What is the definition of annual percentage rate, or APR?
UPDATED: June 19, 2018
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An annual percentage rate (APR) is the annual finance charge for a loan or line of credit. APRs will always include the interest rate for the loan or line of credit and sometimes will include any associated fees. An APR is always expressed in a percentage. For example, if the APR on a personal loan is 10%, you will pay $100 per year for a loan of $1000.
APR and the Truth in Lending Act
The federal Truth in Lending Act (TILA) requires that banks disclose the APR associated with the loan or line of credit to the consumer before the consumer agrees to the contract. This is to ensure the consumer has an understanding of what their monthly payments actually cover. In turn, the consumer can shop around for the best deal and ideally avoid signing a contract for a loan that would put them in financial trouble. For example, when applying for a mortgage, the APR must be disclosed to the consumer within three days of the application. While credit card companies are allowed to advertise monthly interest rates, before the consumer signs for the credit card, the credit card company must inform them of the annual percentage rate. The rate would be twelve times the monthly percentage rate.
Understanding What Is and Isn’t Included in APR Quotes
While the Truth in Lending Act requires that the bank inform you of the APR on the loan or line of credit, the Act did not standardize the APR. This means that APRs can still be confusing to consumers, because depending on the type of loan or bank, additional fees outside the interest rate may or may not be included in the APR quote. For example, while a mortgage company often includes private mortgage insurance and processing fees within the APR, other fees may be left out. Further, many times credit card APRs do not include fees in the percentage, such as transaction and late fees, as these are calculated separately from the APR.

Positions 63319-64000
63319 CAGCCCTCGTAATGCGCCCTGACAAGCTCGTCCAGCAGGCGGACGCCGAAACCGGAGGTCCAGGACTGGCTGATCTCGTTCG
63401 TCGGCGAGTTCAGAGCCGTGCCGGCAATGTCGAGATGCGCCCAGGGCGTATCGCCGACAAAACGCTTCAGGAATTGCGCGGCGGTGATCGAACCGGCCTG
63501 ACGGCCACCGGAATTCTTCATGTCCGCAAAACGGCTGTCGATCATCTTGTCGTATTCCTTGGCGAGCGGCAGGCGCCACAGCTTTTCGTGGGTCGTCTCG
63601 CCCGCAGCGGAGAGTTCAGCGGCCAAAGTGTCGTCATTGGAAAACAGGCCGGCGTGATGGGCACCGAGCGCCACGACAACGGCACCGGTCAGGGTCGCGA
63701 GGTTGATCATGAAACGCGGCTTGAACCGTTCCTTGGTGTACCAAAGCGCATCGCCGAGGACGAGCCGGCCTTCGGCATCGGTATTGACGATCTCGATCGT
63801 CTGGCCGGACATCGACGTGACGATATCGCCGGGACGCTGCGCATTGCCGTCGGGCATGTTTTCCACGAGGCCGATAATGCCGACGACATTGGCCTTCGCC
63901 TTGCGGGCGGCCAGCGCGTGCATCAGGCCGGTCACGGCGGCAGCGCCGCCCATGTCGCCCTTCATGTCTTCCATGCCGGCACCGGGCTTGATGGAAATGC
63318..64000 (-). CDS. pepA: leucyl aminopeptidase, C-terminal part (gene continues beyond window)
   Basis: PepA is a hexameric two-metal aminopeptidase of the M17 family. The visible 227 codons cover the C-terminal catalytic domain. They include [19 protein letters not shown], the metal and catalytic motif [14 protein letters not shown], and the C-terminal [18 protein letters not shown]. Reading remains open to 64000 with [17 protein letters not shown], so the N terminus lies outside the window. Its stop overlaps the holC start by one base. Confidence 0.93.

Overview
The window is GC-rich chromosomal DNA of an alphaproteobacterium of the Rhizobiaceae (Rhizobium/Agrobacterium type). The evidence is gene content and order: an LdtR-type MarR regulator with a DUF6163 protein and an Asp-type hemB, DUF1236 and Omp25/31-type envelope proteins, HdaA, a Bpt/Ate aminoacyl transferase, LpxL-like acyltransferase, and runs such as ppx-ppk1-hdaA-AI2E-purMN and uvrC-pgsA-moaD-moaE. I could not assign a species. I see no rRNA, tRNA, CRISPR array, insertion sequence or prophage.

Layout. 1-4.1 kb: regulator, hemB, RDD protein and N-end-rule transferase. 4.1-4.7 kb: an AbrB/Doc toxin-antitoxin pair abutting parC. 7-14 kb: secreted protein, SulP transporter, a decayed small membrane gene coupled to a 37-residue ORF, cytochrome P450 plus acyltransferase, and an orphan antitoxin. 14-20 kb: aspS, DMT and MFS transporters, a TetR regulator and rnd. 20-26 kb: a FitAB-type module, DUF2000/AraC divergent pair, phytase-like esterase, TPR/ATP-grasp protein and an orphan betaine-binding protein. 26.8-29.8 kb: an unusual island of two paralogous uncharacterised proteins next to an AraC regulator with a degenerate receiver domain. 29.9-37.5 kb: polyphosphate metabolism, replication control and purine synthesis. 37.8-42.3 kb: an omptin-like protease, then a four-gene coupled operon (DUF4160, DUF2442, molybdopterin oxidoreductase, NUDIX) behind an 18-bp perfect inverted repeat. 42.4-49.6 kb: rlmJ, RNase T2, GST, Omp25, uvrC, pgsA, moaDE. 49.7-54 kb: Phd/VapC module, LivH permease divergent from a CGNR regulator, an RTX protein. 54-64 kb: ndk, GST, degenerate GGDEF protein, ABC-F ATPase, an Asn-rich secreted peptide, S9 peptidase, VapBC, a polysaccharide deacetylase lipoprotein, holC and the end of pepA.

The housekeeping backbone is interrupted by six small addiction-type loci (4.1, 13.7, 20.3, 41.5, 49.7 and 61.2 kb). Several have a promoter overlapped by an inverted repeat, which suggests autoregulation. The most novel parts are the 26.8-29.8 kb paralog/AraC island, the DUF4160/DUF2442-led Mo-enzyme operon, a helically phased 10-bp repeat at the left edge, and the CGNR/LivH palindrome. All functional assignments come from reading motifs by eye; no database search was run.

Credit cards may also have several different APRs per card. These include an APR for credit card purchases, cash advances, and a default APR. The default APR is the APR that the credit card reverts to if you are late on a payment or go over your credit limit. The cash advance APR will generally be higher than the APR for credit card transactions and the default APR will generally be the highest. All of these APRs must be disclosed to you before you sign the contract.
Getting Clarification on APRs
Because of the lack of standardized APRs, you should be sure to inquire about any other fees that are not included in the APR when you are comparing credit cards or loans. You should also make sure you understand all of the APRs that one credit card can include. Always speak with a representative or agent about APRs before signing on the dotted line.